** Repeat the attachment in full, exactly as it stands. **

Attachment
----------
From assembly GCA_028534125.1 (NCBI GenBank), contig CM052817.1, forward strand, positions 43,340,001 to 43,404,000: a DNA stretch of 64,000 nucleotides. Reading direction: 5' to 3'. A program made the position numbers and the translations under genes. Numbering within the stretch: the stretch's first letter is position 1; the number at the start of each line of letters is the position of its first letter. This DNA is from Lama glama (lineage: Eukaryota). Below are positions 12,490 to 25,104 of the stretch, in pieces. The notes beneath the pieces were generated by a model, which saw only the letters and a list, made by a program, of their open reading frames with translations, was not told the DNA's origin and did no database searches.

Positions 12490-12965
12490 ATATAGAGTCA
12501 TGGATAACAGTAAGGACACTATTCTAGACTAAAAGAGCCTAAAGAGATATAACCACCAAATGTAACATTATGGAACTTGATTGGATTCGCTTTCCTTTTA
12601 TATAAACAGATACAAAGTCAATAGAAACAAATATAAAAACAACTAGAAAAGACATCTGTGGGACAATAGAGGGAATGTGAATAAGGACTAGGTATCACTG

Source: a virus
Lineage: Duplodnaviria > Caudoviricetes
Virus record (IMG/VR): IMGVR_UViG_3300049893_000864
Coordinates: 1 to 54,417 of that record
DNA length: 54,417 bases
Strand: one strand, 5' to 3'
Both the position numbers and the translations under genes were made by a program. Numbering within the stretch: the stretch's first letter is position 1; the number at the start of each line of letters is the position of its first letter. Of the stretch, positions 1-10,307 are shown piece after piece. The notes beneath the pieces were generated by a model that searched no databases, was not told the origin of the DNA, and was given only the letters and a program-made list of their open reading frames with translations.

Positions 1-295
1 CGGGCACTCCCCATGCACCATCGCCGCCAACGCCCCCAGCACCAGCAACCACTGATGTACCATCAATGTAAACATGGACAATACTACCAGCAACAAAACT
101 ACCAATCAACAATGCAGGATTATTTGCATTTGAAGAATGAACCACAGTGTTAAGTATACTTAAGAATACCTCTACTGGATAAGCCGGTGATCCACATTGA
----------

From assembly GCA_028534125.1 (NCBI GenBank), contig CM052817.1, forward strand, positions 43,340,001 to 43,404,000: a DNA stretch of 64,000 nucleotides. Reading direction: 5' to 3'. A program made the position numbers and the translations under genes. Numbering within the stretch: the stretch's first letter is position 1; the number at the start of each line of letters is the position of its first letter. This DNA is from Lama glama (lineage: Eukaryota). Below are positions 12,490 to 25,104 of the stretch, in pieces. The notes beneath the pieces were generated by a model, which saw only the letters and a list, made by a program, of their open reading frames with translations, was not told the DNA's origin and did no database searches.

Positions 12490-12965
12490 ATATAGAGTCA
12501 TGGATAACAGTAAGGACACTATTCTAGACTAAAAGAGCCTAAAGAGATATAACCACCAAATGTAACATTATGGAACTTGATTGGATTCGCTTTCCTTTTA
12601 TATAAACAGATACAAAGTCAATAGAAACAAATATAAAAACAACTAGAAAAGACATCTGTGGGACAATAGAGGGAATGTGAATAAGGACTAGGTATCACTG

Source: a virus
Lineage: Duplodnaviria > Caudoviricetes
Virus record (IMG/VR): IMGVR_UViG_3300049893_000864
Coordinates: 1 to 54,417 of that record
DNA length: 54,417 bases
Strand: one strand, 5' to 3'
Both the position numbers and the translations under genes were made by a program. Numbering within the stretch: the stretch's first letter is position 1; the number at the start of each line of letters is the position of its first letter. Of the stretch, positions 1-10,307 are shown piece after piece. The notes beneath the pieces were generated by a model that searched no databases, was not told the origin of the DNA, and was given only the letters and a program-made list of their open reading frames with translations.

Positions 1-295
1 CGGGCACTCCCCATGCACCATCGCCGCCAACGCCCCCAGCACCAGCAACCACTGATGTACCATCAATGTAAACATGGACAATACTACCAGCAACAAAACT
101 ACCAATCAACAATGCAGGATTATTTGCATTTGAAGAATGAACCACAGTGTTAAGTATACTTAAGAATACCTCTACTGGATAAGCCGGTGATCCACATTGA